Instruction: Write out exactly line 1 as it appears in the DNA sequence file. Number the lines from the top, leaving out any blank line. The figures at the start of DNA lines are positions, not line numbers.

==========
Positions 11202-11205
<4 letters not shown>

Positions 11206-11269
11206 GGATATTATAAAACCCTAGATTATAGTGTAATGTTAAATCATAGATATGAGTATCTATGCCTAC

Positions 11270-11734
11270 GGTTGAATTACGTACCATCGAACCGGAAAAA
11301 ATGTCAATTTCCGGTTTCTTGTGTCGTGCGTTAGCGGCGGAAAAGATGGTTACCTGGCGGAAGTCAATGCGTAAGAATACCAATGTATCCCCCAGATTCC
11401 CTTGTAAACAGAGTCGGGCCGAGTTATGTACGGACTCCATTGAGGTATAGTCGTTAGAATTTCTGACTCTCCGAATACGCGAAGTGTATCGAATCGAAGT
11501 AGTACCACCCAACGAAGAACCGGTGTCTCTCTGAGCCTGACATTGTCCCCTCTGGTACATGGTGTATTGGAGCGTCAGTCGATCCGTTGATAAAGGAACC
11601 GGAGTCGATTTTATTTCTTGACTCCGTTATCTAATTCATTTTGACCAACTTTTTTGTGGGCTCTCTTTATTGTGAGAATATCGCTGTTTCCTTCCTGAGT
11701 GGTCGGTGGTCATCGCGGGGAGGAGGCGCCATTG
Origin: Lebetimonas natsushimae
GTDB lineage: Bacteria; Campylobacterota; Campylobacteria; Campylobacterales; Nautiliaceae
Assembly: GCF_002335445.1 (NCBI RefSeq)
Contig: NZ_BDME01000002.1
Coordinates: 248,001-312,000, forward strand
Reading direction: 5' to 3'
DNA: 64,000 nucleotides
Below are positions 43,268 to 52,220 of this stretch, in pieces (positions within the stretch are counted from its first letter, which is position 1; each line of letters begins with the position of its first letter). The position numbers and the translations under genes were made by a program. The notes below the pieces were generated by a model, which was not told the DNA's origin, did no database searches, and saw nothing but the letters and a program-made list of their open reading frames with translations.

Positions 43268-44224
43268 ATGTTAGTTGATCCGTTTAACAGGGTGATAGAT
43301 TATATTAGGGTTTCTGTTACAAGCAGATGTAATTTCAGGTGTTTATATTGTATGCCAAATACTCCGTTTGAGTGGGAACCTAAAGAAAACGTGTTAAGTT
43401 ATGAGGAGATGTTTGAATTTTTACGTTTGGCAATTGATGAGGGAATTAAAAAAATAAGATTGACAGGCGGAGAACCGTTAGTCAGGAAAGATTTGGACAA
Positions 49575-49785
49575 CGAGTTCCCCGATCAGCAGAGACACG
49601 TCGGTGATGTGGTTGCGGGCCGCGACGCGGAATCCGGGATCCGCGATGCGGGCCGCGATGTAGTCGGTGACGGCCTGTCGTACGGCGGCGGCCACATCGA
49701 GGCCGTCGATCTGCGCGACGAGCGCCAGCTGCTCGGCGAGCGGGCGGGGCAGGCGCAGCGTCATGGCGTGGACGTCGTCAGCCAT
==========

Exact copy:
Positions 11202-11205